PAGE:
10 Questions: Lara Rios

I completely forgot yesterday was Wednesday and the day to post the Q&A Lara Rios was kind enough to participate in. My only excuse is hump day amnesia.

Lara's two most recent books, Becoming Latina in 10 Easy Steps and Becoming Americana have found a fan base with readers of chick lit and romance with a happy ending to boot. Her next novel, The Fat Contest, will be released by Warner Books under a pen name she's asked her readers to help her pick out.

1. Any writing rituals you have to get it going?
I don't think of them as rituals, but I like to have music on and a cup of tea. Usually I check email first (though I shouldn't!) then I get to work. My writing time is so limited that I don't have time to mess around.

2. What’s your cure for writer’s block?
I start writing any nonsense that comes to mind. LOL. And do mean nonsense. I believe writer's block is just not knowing where your story should go next. So if you start writing, eventually you'll lead yourself down the right road. And if it happens at the beginning of the story, I just skip the beginning and start writing a scene that seems interesting to me.

3. What do you tell people who ask what you do at cocktail parties and such?
Cocktail parties? What are those? The only parties I've too in a long time, have hundreds of screaming kids and frazzled parents that don't have time to breath, much less ask what I do for a living. But I rarely tell people I'm a writer. Only because I get strange stares and faces that seem to shut down, as if they can't comprehend my career choice. Occasionally I've gotten the "oh, that's interesting" response. So I stick to, "I'm a stay at home mom."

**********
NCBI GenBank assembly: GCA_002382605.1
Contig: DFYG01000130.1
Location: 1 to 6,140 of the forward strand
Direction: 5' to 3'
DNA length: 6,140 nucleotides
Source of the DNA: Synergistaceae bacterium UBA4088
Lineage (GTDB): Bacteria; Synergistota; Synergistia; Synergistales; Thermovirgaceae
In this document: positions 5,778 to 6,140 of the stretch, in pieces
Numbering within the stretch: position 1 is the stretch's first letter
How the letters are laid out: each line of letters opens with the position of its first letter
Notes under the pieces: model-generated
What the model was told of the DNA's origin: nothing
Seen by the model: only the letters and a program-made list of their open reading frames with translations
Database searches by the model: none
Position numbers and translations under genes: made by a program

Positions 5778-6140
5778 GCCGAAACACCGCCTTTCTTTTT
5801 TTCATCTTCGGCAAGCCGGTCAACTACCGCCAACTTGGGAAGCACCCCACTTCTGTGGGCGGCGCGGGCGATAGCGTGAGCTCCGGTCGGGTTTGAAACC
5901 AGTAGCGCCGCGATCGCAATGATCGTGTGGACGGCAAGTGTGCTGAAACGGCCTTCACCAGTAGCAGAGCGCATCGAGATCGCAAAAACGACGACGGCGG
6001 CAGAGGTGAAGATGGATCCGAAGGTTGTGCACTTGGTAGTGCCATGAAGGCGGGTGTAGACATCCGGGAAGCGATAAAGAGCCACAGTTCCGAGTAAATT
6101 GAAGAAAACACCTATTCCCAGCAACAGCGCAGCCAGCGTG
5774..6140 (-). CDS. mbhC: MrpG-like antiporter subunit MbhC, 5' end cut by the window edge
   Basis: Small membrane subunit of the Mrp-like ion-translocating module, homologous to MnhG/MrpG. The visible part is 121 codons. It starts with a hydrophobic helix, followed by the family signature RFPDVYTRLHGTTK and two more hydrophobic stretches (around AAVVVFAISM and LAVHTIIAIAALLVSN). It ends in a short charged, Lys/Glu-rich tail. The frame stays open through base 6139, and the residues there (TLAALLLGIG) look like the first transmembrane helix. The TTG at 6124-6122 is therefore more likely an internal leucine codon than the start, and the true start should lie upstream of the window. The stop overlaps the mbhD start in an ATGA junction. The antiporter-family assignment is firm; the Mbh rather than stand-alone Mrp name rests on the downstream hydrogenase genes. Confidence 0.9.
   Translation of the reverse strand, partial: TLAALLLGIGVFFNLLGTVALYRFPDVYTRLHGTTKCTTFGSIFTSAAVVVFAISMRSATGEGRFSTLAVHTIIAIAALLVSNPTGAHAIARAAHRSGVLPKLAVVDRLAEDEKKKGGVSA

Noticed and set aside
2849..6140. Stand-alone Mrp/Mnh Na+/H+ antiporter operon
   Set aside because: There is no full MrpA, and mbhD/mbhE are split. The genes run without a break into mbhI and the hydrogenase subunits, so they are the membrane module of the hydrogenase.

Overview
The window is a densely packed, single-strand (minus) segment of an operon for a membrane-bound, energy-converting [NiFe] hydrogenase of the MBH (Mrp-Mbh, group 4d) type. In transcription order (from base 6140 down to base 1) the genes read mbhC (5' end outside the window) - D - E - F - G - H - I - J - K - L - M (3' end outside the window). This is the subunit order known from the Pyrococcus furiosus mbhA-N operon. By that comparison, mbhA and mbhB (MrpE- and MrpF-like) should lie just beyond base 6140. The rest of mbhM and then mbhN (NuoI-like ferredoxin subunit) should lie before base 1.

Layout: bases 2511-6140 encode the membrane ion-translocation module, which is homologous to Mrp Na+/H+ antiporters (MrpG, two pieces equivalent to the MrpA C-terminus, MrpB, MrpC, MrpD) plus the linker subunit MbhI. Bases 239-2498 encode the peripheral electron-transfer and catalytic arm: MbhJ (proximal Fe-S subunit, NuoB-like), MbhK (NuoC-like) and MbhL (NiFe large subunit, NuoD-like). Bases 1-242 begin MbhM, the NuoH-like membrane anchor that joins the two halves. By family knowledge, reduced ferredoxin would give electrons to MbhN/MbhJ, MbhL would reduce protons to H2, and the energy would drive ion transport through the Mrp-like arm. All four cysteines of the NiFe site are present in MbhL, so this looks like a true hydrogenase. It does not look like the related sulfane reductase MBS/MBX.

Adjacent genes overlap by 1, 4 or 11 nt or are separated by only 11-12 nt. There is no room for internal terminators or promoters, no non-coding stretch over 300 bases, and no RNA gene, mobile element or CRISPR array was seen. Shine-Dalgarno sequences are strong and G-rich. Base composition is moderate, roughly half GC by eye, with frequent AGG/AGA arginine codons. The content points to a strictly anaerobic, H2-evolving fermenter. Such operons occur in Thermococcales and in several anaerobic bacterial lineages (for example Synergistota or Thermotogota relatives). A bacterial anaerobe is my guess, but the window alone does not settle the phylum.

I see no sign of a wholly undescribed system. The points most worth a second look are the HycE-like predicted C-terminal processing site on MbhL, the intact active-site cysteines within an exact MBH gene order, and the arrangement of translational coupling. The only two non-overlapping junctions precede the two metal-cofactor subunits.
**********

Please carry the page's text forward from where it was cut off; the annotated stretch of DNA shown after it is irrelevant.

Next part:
4. What’s the worst part about being a full-time writer?
I can't think of a thing. But I'm not really a full time writer. I write around my children's schedule. Someday I hope to be able to devote a full work day to writing. Oh wait, I thought of something -- The PAY.

5. If you could have written any book, which would it be?
Becoming Latina was it. It's the book that allowed me to put all my frustrations about not being Latina enough into print. It also allowed me the opportunity to show how silly stereotypes can be, and to show in novel form that in order to find true happiness in life you have to be yourself. You can't change to please others. It never works.

6. What were you doing ten years ago?
I was teaching in the public schools. I was childless. I was one year away from being published for the first time. In lots of ways, I was much freer and happier. But I didn't realize it. Back then I was convinced I would be happy if only I could have children and become an author. Now here I am, and it's funny, because life is not much different. This has taught me to totally live in the moment. Life is never better than it is right now. Although, I have to admit, I wouldn't want to turn back the clock and go back to the life I had back then.

7. What do you hope to be doing ten years from now besides writing?

I hope to be attending a cocktail party with you Margo, and marveling at how many times we've each hit the bestseller list. LOL. I don't know -- traveling maybe. Or teaching again -- creative writing in college, not in elementary school. Aside from spending time with my children and writing, I have very simple wants these days.

8. What’s your biggest anxiety about your writing/writing life?
This is easy. Not being able to provide a good financial future for my children. I think on a weekly basis that I should get a "real" job where I can save money for them to go to college, etc. I don't have anxieties about writing itself.

9. If you could have anyone’s job/life but your own, whose would it be?

Oprah's -- the woman's got it made. Though if I had a chance to go back to college and choose a career, I'd choose to be a dietician and work in a wellness center.

10. What’s the biggest misconception about you now that you’re a published writer?
That I have tons of "free" time. Somehow people think that the books write themselves, and that I sit around watching TV or getting a suntan in my back yard. I know a couple of my friends have been annoyed when they've called and said they were going to drop off their kids while they did XYZ, and I said, "no, can't help you, I'm working". They think you can always work later, because you have so much time -- which of course you don't. This is a tough one for friends and family.

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